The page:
There is a lot of misery in this story. Where sorrow begins in Hattie’s young life, it continues on with her offspring. The book is broken up into chapters that look into the lives of Hattie’s twelve children. It covers the time span from 1925 to present and even though it is a novel, each chapter reads like a short story. Despite the sadness, I still liked the book but I was expecting something different. I couldn’t say that it was one of my favorite reads, however, there were some parts I admired.
In particular, I enjoyed the moments whenever Hattie was mentioned and how she is viewed as the years go by (whether through her own eyes or through her children’s points of view). What made me rather unsatisfied were the lives of all her sons and daughters. We don’t get to know everything about all of them and we are left hanging to wonder what their fates are.
Basically we are introduced to Hattie as a very young mother who is struggling to care for her sick babies, while her husband (August) is out trying to earn an honest dollar—but he can’t seem to hold onto his money long enough to bring it home to the family. Eventually, we learn that their marriage is more carnal than anything else because although Hattie knows that August spends the money on booze and other women, she can’t keep her hands off him at night. There is a moment when she thinks she could leave August and start a new life with someone else, but she is sadly dissatisfied when she finds out that her new affair is just as disappointing.
The novel focuses on unhappy marriages, grief, depression, racial issues and the estrangement between a mother and her children. There are instances of hope and reconciliation but in the end, you are still not sure what to think of Hattie as a maternal person. Granted, nothing can prepare a person to accept their child’s death—in fact, Hattie can almost be excused for the way she behaves with the rest of her nine children afterwards but something leaves me to feel that her life could have been more fulfilling if she took her grief and turned it into unconditional love for the rest of her kids. Maybe her children would also have had better lives if she focused her attention on them, instead of dwelling on her past and worrying about her own contentment.
There is definitely a lot to discuss in terms of book club material because there is a lot of “meat”. This is Mathis’ first novel. What are your thoughts about the story and would you read another book by her?
If you are a member of the library, we have this title currently in Hard copy (F M4312t), as an ebook and as a CD audiobook. This may or may not change in the future. Please check the catalog frequently for an update of formats.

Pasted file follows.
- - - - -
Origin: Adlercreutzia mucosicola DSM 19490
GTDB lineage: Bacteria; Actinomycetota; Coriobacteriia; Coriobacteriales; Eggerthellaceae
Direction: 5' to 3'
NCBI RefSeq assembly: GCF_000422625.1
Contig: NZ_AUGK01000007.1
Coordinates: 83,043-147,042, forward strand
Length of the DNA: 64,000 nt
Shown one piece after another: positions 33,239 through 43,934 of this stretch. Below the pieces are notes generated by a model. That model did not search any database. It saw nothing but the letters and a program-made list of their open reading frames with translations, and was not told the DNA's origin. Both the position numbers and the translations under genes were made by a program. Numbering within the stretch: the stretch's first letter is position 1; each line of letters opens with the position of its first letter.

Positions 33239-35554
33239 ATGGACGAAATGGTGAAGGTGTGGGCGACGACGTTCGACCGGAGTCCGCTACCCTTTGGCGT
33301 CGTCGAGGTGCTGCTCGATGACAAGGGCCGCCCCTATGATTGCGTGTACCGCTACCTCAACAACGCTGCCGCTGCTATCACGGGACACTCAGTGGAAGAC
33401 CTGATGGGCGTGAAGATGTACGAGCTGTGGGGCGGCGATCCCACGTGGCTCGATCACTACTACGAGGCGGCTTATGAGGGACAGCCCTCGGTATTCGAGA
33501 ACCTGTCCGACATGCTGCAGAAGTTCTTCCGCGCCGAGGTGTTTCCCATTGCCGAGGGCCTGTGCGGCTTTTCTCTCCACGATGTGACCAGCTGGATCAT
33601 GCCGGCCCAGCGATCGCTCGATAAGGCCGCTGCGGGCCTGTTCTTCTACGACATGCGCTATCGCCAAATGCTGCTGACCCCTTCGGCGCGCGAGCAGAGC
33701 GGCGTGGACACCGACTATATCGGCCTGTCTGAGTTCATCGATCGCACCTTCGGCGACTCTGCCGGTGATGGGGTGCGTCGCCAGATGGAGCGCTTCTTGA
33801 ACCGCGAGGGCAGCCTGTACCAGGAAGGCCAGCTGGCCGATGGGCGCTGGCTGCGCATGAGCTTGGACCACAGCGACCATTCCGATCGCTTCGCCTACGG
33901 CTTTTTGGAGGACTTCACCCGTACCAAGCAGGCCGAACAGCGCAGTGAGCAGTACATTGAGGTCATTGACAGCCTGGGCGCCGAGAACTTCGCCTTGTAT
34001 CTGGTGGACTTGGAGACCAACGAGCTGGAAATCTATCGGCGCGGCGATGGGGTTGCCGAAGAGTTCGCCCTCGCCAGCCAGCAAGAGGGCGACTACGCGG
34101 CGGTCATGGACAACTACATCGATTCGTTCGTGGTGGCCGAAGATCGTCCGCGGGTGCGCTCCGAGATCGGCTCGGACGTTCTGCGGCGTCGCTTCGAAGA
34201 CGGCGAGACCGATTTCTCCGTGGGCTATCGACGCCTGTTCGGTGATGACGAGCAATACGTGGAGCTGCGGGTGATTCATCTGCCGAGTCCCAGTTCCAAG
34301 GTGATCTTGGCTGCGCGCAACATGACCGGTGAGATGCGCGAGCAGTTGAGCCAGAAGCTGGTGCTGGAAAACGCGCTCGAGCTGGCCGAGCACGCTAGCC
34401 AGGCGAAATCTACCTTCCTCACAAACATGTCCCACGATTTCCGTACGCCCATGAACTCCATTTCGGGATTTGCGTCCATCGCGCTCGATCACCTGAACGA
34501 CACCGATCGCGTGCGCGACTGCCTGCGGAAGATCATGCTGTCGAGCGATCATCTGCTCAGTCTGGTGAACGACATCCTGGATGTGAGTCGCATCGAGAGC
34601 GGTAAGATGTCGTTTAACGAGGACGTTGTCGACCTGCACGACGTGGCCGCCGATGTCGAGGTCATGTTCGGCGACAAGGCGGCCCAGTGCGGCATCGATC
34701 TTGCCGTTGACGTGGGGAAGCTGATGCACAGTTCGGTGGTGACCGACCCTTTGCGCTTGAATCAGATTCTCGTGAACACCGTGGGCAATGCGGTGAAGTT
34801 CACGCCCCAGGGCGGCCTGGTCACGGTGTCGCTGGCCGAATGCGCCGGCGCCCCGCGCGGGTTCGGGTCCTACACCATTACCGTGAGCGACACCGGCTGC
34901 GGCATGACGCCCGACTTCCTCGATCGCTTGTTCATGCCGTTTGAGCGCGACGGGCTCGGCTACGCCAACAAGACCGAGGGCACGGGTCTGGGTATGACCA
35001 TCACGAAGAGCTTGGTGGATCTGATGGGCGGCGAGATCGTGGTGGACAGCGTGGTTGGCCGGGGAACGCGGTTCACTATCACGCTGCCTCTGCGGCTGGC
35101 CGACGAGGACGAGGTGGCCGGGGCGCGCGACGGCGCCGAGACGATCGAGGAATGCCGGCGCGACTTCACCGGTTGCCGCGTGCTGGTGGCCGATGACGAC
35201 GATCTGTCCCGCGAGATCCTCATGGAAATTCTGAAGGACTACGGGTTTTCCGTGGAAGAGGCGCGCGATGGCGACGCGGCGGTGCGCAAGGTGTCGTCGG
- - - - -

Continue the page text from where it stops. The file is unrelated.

To read reviews on The Twelve Tribes of Hattie, please click on the links below.
From The New York Times:
For information on Ayana Mathis, click below:
Here are a few questions to think about after reading the book.
-Does August change throughout the course of the novel? Do you feel differently about him at the novel’s end than at the beginning?
-Discuss the use of point of view in the chapter “Alice and Billups.” Whose point of view did you initially trust in this chapter? How does this change by the chapter’s end?
For more questions, please go to the LitLover’s website:
When Hattie said that penicillin could have saved her first two babies from pneumonia, it was an afterthought that occurred to her when she thinks of how the medicine would have helped her twins survive, if it was found out sooner. Indeed, penicillin was first discovered by Alexander Flemming in 1928 (only two years after Philadelphia and Jubilee die) but it was only introduced to the public in 1941. For more information on the history of penicillin, click on the following link: http://www.pbs.org/wgbh/aso/databank/entries/dm28pe.html
This book reminded me of …
The very first title that came to my mind when I read Mathis’ work was Olive Senior’s Dancing Lessons. In fact, the tone and theme almost mirror each other. I will be honest and say that I actually enjoyed Senior’s book a little more but they both deal with black women struggling in unhappy relationships and becoming estranged from their children. Of course, there is a part or two that reminded me of The Help, by Kathryn Stockett. There are those moments where we clearly see the racial prejudices and how some of the white people in a community treat the black citizens as though they were unequal. Yet even smaller portions of the book made me think of two other novels. The chapter that explains how Hattie deals with giving her daughter, Ella to her sister, revisits that same feeling of a desperate and helpless parent—just as in M.L. Stedman’s The Light Between Oceans. Finally, Web of Angels, by Lilian Nattel features characters with multiple personalities and I thought of this when one of Hattie’s daughters (Cassie) also has a similar condition.
Favorite quote from book:
“The Negroes and whites in the town knew one another. For all of the shucking and ducking, they greeted each other frequently, often by name. There was something almost intimate in their knowledge of one another, and it was this intimacy that disturbed Six most. These people had probably known each other all their lives, and still one had the power to demand that the other step into the gutter, and that other was cowed enough to do it.” (p. 58)
Most painful moment in the story:
It starts almost right at the beginning. The description of Hattie’s little ones struggling for breath—for life and the realization that their time in their mother’s arms is short. Hattie can only look on and cry as her first-born babies die in her embrace. (p. 13)
Next month’s title:
City of Women by David R. Gillham